Beyond the historical reminder, after all people today have no idea just how brutal chain gangs were. Local legend and talk is full of, in the deep south, accounts of many an unmarked grave, sometimes a mass grave, where a a prisoner or prisoners were more or less extra-judicially executed. Colored prisoners doubtless but also many a white one too. Chain Gang labor really was legal slavery, constitutionally approved. Its’ forgotten that technically the Constitution’s 13th Amendment ended private slavery and slave ownership, penal slavery for convicts technically isn’t unconstitutional… but beyond this Cool Hand Luke is relevant to modern viewers because of its central message; you can be an inveterate fuck-up, a loser, a bastard, a no account man, but you must always, always, be a stand up man. You can make mistakes, but don’t let your spirit get broken.

3 Reasons Not to Watch ‘Pearls Before Swine (1999)’

I finally forced myself to watch Richard Wolstencroft’s ‘Pearls Before Swine’ (1999) – I found it to be an incoherent mess. In a way, it is sort of like a ‘Superfly’ for people with vaguely neo-fascist and white nationalist tendencies. It is the story of an anti-hero as he goes about his days and nights being the dude that he is, taking the idea of various scenes from the life of a criminal anti-hero, “Showing the man in his element,” while building up to a larger plot. Basically, the sympathetic biopic of a bad-guy.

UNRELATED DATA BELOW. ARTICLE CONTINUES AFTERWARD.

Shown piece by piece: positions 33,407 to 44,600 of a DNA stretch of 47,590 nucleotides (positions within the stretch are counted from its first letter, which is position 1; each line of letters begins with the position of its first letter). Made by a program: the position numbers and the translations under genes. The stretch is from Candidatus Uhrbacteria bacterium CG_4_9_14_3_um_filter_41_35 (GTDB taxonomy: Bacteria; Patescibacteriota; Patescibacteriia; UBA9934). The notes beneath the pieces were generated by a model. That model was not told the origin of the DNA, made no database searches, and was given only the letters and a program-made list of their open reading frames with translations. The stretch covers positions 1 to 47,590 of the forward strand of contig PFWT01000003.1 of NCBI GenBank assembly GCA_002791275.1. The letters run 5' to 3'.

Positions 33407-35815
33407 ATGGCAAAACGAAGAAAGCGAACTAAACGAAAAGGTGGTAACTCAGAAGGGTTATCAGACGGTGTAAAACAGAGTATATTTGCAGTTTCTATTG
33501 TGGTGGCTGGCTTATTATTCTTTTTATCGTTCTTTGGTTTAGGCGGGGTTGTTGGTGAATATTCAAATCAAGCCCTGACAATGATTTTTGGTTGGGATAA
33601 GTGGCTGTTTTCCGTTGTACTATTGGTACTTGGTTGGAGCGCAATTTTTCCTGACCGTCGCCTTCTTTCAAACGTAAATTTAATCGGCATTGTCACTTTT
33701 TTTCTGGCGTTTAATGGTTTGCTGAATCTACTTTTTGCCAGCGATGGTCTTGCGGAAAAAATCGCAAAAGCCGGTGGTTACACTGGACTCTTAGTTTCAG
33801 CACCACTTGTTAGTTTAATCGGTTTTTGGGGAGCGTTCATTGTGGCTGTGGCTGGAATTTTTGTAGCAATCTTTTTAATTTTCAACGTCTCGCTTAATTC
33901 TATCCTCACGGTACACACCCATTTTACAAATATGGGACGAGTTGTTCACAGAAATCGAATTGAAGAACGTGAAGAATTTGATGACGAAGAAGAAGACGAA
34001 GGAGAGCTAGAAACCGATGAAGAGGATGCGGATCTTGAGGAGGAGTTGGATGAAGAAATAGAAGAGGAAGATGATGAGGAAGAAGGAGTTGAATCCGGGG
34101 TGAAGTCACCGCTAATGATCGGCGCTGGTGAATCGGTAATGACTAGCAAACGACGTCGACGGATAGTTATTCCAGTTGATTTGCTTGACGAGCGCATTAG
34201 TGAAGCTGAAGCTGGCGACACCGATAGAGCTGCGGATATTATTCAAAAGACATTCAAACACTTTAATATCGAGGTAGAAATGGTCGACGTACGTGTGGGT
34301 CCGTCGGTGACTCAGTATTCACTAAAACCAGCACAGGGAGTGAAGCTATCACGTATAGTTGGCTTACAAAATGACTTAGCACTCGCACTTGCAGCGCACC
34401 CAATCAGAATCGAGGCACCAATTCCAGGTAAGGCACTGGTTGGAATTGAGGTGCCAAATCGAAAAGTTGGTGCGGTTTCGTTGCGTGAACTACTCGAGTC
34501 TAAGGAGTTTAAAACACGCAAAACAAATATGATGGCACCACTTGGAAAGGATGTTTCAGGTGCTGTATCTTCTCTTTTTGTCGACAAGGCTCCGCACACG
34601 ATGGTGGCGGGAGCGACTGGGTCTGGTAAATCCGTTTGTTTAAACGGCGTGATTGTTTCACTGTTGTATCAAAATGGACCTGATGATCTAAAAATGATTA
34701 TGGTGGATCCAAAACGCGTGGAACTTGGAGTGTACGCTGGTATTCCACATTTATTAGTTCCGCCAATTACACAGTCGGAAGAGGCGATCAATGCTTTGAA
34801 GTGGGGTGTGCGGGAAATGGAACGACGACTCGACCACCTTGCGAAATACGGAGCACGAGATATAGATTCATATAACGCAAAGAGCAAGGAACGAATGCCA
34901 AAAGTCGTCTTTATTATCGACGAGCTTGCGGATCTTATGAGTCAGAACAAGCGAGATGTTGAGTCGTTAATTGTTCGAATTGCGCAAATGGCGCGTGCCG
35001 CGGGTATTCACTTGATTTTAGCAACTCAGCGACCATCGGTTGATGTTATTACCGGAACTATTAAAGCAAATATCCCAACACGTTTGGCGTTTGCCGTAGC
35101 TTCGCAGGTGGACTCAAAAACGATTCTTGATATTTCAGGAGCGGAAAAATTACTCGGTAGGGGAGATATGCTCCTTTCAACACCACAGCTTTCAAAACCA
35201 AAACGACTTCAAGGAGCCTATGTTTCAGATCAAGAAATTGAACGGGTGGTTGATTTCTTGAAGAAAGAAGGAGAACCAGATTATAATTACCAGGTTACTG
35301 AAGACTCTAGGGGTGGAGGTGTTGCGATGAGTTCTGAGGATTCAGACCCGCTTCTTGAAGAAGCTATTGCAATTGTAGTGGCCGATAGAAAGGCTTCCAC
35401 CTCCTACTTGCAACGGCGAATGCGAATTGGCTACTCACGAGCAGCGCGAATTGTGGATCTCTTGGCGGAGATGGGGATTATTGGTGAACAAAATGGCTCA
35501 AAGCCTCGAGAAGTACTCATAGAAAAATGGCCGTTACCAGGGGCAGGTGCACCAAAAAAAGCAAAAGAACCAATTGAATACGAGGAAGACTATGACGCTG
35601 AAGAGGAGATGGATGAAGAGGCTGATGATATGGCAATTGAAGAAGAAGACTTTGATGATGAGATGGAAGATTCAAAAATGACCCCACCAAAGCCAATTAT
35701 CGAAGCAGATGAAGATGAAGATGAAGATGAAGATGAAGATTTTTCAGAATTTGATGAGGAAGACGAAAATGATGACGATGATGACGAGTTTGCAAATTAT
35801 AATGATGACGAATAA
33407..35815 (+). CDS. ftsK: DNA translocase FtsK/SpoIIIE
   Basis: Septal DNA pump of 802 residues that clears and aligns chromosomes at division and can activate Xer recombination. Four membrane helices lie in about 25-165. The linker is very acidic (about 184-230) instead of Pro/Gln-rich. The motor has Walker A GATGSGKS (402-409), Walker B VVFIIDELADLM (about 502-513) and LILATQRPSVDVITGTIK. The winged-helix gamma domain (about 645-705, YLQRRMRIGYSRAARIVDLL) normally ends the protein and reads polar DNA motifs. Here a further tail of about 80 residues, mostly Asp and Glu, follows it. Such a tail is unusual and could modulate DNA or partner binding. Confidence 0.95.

The movie stars fascist shock-jock, Un-pop cultural provocateur, enfant terrible, Industrial Music doyen Boyd Rice (NON). Pearls Before Swine had its moments. Yet on the whole, the movie seems so appallingly bad that watching parts was more of a duty than a pleasure. Where it is not appallingly bad, it is actually a bit funny. I am not certain the director intended humor, however.

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Shot across the bow; Sexing or Skinning Mary-Kate Olsen And Olivier Sarkozy

Mary-Kate Olsen And Olivier Sarkozy, are often in the news these days. In an age of total decline of the industrialized Western nations, the rise of power blocks in the Global South and Far East, increased Public Sector Austerity, near bankruptcy of several governments, genocide in some global flashpoints, wars, rumors of war, the disintergration of Greater Syria possibly a flash point about to ignite the largest conflict in that region – with global implications – seen to date. We must weigh our priorities.